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Lt. Gov. Calley on the proposed budget

Lt. Gov. Brian Calley
Michigan House Republicans
Lt. Gov. Brian Calley

Governor Snyder delivered his proposed budget for the next fiscal year yesterday and Lt. Governor Brian Calley was at his side. Calley presented the transportation portion of the administration's budget.

After the announcement, some critics noted there's not much of a backup plan if voters turn down a ballot proposal in May to increase road funding.

Calley says the backup plan is the status quo.

"The ballot initiative is the permanent, ongoing solution to our crumbling infrastructure and so we do need all hands on deck and for there to be a substantial effort to make sure that people understand that this is our shot to get it fixed," Calley says.

The state budget also faces a shortfall of $800 million for the next two years. That's because billions of state tax credits, awarded largely to Detroit's automakers during the Great Recession, are coming due. The credits were aimed at keeping plants and jobs in Michigan during the down economy.

Some argue it's actually a positive sign that these automakers are now cashing in on these tax credits. That's because they're contingent on the companies making new investments and hiring workers.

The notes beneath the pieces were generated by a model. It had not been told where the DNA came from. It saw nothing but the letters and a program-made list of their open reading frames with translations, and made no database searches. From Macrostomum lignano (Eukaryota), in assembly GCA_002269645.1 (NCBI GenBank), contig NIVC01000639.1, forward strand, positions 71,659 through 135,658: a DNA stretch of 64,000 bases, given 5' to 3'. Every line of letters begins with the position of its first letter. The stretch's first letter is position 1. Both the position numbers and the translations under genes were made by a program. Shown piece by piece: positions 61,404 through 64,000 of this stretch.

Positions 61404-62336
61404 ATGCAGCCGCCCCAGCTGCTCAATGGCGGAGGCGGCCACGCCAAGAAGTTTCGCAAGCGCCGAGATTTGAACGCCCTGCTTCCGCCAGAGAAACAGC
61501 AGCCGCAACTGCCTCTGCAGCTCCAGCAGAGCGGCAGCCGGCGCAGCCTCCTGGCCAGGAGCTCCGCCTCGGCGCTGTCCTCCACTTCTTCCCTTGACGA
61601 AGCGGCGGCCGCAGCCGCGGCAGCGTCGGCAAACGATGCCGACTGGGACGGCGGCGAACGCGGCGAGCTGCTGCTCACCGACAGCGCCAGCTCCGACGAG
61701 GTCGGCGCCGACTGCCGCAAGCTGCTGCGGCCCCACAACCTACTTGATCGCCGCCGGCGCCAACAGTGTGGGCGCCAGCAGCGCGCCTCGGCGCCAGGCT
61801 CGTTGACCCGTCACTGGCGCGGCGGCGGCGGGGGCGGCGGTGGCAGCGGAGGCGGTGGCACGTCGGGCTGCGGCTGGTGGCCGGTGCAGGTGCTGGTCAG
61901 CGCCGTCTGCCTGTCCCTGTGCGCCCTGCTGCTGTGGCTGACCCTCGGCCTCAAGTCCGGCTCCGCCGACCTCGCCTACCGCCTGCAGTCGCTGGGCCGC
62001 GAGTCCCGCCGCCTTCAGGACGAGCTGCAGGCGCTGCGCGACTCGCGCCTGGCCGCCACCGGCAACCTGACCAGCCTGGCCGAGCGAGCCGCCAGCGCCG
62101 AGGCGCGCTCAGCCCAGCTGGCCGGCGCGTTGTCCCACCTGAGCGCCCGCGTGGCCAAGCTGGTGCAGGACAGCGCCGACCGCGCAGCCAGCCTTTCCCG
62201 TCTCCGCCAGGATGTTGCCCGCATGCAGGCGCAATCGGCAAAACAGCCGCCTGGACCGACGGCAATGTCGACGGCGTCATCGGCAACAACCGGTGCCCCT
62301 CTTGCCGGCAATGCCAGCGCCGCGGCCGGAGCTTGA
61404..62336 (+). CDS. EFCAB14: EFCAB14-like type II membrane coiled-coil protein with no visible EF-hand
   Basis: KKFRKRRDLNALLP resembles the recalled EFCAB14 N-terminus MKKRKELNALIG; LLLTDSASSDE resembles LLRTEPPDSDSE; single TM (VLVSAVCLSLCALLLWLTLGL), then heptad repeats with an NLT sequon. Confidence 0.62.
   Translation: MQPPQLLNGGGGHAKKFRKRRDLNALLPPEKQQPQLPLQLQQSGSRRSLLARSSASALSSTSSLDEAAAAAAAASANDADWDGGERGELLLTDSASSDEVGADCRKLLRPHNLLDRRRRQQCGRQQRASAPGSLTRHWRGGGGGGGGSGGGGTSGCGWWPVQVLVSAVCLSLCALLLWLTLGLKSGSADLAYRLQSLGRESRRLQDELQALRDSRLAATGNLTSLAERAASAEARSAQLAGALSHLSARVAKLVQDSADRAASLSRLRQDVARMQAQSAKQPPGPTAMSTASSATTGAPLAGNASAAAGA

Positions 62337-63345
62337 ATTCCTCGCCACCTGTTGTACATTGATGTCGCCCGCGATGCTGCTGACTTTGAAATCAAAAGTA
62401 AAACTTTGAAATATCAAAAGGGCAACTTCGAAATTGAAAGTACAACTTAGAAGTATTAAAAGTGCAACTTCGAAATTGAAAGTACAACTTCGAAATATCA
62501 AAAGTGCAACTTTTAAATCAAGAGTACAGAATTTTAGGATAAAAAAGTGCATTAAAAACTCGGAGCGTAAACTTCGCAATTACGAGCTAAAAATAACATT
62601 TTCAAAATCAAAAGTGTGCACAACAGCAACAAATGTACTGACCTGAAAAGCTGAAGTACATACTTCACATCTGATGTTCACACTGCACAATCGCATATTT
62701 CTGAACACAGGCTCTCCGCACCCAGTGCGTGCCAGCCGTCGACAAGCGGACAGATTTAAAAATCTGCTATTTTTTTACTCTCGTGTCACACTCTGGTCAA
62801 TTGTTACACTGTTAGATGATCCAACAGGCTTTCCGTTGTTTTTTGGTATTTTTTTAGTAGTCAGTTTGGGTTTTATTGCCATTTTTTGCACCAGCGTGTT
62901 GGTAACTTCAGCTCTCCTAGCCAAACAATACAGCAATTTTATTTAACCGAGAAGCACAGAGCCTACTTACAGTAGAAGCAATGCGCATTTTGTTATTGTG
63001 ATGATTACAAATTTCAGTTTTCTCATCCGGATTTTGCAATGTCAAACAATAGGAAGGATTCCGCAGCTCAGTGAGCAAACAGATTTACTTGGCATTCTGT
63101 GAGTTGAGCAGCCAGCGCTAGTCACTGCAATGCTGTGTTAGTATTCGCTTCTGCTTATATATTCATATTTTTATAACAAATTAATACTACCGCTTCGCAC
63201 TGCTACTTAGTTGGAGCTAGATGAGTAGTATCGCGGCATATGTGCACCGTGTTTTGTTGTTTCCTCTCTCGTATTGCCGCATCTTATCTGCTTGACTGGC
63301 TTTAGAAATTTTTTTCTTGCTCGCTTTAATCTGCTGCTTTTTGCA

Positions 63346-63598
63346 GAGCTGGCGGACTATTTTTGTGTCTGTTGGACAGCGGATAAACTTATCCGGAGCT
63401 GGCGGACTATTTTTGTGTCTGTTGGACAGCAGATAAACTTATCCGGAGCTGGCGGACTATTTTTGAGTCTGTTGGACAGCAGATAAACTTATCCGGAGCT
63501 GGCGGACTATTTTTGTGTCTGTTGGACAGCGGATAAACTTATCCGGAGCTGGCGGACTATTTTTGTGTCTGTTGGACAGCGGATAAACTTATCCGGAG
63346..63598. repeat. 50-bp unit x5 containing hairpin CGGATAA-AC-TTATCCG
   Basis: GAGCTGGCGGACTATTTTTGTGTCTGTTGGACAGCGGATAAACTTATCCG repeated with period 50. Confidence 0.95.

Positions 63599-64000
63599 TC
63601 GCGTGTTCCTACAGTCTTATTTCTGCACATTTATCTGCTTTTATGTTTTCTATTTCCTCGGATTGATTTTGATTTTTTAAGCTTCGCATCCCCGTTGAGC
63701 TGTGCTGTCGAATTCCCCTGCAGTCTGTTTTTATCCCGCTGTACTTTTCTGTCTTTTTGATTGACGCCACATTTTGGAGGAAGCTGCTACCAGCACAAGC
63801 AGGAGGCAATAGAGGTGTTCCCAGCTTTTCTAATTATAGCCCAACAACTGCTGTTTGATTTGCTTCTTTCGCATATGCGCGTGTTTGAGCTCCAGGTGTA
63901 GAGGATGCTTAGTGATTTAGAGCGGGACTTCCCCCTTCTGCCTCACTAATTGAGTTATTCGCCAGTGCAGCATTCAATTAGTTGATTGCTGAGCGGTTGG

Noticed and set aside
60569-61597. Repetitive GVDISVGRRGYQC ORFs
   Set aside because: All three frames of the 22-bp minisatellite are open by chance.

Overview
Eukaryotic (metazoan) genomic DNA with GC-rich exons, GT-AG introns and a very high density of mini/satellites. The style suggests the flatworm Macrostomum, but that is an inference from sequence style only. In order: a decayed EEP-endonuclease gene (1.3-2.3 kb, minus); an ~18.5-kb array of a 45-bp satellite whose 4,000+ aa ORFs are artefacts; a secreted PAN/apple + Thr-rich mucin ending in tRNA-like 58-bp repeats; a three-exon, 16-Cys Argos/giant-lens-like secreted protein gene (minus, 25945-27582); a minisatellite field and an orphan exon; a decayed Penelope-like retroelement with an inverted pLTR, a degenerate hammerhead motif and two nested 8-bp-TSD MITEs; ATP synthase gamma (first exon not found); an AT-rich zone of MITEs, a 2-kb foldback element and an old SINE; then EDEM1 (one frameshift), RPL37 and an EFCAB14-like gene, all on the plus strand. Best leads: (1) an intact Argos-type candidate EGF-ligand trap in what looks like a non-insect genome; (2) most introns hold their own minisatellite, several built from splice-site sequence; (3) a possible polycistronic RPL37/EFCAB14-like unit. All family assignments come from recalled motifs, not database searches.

"So that's the silver lining on the budget dark cloud that we have to deal with now, that the credits are so big because that many more people have been hired and been hired at higher wages," Calley says.

Democrats were also quick to jump on the budget, saying it doesn't do enough to put money back into education. The budget does increase per-pupil funding by $75, but Calley says that’s only part of the plan.

A new initiative to provide resources for third grade reading, along with an increased focus on skilled trades, are also part of the governor’s focus.

"In skilled trades we are looking at a 75% increase. We believe that the state that leads in skilled trades will be the state whose economy leads the nation," Calley says.

Education is a clear priority in this budget, says Calley, and he's proud that at a time with overall revenue challenges the administration has still found a way to provide additional support for schools.

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